5 new books to read this week

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5 New Books To Read This Week 5 New Books To Read This Week
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Prudence Wade, PA

Pick up a new book, from nail-biting thrillers to revealing non-fiction about the criminal justice system…

Fiction

1. The Apartment Upstairs by Lesley Kara is published in hardback by Bantam Press. Available now

Murder becomes a family affair in Lesley Kara’s latest thriller, with a disabled woman left confused and shocked following the tragic and bloody murder of her aunt in the apartment above her. You can’t stop searching through this brilliant novel for clues and answers, as it takes every twist and turn possible. The murder is linked to a woman who went missing a decade ago, and Scarlett – along with her new friend Dee – are left to find the truth. It’s a personal and moving look at familial bonds, women’s safety and dating. One question stands out all the way through: can you ever truly trust someone you love? Kara has woven a thick and nuanced plot, finally exploring chronic illness in a way that represents the experiences of thousands of people, while also taking you on a totally unexpected journey.
9/10
(Review by Imy Brighty-Potts)

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2. Square One by Nell Frizzell is published in hardback by Bantam Press. Available July 7th

The pressure is real for women in their 30s. Marriage? House? Kids? All these boxes remain stubbornly unticked for Hanna, who splits up with her boyfriend and leaves their shared London flat to move in with her father Iain, also single and looking for love. But her fresh start feels more like a leap back, and Hanna feels trapped as she contemplates the milestones she ‘should’ have reached, while she drifts off each night under her childhood Jungle Book bedding. As she navigates a new job, hunts for a flatshare and forges connections in Oxford, Hanna tries to figure out what she wants, and untangle herself from the myriad expectations that she is reminded of every time she receives a picture of a friend’s pregnancy scan or wedding invite. Frizzell tells her journey with warmth, compassion and wit, and it’s reassuring to see an ending that doesn’t tie the loose ends neatly in a bow, but still involves a liberation of sorts.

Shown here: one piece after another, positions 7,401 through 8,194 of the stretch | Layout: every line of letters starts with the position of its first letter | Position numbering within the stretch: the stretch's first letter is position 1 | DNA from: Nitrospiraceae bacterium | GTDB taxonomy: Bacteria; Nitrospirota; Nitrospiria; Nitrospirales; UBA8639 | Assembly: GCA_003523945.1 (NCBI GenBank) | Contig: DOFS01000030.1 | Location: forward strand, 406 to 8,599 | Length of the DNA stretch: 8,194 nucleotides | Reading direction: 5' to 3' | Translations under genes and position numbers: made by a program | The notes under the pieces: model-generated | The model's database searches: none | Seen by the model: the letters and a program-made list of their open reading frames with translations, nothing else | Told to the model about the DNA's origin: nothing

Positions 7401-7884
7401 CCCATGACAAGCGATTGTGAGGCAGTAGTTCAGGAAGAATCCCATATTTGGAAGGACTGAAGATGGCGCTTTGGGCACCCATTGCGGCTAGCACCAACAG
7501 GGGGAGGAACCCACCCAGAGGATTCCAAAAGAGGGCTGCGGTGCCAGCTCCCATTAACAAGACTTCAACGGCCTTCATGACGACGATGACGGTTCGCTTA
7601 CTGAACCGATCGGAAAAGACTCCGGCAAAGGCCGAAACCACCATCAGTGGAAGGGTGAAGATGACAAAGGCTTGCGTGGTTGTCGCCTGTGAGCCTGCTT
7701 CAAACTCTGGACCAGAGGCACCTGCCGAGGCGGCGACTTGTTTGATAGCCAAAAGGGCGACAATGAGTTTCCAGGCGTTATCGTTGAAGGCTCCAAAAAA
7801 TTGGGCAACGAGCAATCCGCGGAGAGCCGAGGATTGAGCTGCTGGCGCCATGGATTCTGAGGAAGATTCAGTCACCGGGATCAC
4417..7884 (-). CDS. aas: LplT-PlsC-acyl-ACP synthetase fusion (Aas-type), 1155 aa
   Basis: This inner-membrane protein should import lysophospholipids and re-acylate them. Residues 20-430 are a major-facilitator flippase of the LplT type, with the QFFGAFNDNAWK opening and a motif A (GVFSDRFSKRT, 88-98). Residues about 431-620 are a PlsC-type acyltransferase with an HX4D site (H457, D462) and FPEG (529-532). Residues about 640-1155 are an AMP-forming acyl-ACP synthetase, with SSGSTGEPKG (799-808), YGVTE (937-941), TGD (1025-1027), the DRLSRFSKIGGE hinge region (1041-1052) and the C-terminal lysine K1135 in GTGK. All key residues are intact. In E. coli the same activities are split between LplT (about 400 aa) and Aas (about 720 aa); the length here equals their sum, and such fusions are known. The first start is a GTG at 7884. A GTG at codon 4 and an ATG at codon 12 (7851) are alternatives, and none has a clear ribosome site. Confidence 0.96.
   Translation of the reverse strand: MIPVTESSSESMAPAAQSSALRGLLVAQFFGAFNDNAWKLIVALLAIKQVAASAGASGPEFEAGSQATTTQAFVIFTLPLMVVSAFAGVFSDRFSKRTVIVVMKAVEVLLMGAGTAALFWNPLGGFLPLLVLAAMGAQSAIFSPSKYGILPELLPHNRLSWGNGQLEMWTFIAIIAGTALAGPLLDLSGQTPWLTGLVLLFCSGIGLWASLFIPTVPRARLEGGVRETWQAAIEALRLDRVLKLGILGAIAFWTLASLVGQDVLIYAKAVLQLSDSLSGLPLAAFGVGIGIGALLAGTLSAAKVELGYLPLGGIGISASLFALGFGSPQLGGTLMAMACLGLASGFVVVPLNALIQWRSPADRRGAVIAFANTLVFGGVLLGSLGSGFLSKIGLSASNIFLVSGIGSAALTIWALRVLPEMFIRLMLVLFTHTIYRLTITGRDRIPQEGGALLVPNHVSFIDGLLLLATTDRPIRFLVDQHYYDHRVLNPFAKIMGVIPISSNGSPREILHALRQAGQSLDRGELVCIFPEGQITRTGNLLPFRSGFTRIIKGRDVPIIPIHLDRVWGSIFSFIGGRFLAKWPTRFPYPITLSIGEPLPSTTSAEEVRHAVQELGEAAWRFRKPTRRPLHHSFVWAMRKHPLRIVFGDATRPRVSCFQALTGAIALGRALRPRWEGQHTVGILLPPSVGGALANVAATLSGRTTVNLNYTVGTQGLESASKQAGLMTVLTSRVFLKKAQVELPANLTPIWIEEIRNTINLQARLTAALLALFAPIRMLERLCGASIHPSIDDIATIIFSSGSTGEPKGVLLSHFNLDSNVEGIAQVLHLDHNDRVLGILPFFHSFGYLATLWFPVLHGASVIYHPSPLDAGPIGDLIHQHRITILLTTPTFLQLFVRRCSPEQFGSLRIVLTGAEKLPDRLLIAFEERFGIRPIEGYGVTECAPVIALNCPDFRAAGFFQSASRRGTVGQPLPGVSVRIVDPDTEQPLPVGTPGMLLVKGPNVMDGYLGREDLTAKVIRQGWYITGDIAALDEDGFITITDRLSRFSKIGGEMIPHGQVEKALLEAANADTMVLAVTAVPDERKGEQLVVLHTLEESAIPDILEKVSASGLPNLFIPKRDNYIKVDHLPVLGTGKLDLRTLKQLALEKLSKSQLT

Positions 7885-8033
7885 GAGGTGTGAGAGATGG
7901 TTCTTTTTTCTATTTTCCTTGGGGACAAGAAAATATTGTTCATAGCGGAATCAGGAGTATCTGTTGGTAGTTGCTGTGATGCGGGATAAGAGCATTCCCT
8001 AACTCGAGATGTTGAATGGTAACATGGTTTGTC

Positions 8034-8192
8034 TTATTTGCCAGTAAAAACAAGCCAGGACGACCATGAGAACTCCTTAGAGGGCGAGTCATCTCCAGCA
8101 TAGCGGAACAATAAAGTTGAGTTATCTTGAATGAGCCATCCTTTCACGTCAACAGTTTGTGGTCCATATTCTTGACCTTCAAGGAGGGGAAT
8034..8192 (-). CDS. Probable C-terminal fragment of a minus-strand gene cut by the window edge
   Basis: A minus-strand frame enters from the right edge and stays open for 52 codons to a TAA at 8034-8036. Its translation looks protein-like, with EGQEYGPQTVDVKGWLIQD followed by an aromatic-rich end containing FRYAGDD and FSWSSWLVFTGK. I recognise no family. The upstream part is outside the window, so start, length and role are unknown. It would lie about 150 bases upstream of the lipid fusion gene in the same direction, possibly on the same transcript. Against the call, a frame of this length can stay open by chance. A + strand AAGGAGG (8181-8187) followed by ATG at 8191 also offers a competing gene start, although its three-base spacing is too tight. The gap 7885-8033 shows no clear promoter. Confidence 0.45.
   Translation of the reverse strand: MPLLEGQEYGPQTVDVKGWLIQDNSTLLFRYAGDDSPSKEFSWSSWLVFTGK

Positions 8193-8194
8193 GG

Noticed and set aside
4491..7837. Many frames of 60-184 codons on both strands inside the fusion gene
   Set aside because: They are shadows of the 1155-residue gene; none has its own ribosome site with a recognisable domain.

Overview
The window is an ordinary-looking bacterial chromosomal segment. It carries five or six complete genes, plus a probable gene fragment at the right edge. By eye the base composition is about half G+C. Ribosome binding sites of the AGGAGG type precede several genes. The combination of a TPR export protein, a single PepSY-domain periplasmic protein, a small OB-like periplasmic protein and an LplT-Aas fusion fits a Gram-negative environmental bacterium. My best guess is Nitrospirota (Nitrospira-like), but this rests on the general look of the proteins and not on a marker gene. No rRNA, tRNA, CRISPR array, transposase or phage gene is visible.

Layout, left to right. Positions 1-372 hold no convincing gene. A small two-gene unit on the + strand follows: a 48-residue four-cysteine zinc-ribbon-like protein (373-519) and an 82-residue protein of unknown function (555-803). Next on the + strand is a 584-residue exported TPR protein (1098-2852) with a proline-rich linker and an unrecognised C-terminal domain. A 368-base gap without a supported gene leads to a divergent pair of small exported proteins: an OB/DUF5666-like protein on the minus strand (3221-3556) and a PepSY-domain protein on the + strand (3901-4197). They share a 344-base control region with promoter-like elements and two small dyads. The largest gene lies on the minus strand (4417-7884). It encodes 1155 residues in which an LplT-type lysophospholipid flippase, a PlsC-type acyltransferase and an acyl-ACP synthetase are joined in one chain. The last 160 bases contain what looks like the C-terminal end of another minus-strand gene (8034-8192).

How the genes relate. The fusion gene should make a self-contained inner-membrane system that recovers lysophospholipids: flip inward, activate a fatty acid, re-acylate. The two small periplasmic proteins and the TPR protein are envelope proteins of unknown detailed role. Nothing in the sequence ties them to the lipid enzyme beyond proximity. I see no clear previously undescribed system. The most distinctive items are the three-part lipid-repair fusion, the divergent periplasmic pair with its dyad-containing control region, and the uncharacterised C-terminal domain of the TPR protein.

8/10
(Review by Jemma Crew)

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3. These Streets by Luan Goldie is published in hardback by HQ. Available now

These Streets is about people struggling to survive, families falling apart and coming back together – but the main character is really the location: Stratford, London. It’s in every page, running through everyone’s story. These Streets is told from two perspectives: Jess, a single mum to two teenagers – born and raised in the East End, struggling to make ends meet after she’s evicted from her home; and Ben, a lonely divorcee moving back to Stratford after a messy break-up. Goldie portrays the housing crisis and extortionate cost of living in London with reality and care, and you can’t help but root for the characters. While the setting is vibrant and the characters colourful, there’s not enough of a plot to make this book a standout, and it errs on the side of repetitive. Certainly readable – and it raises important issues – but as a story, not hugely memorable.
7/10
(Review by Prudence Wade)

Non-fiction

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4. Unlawful Killings by Her Honour Wendy Joseph QC is published in hardback by Doubleday. Available now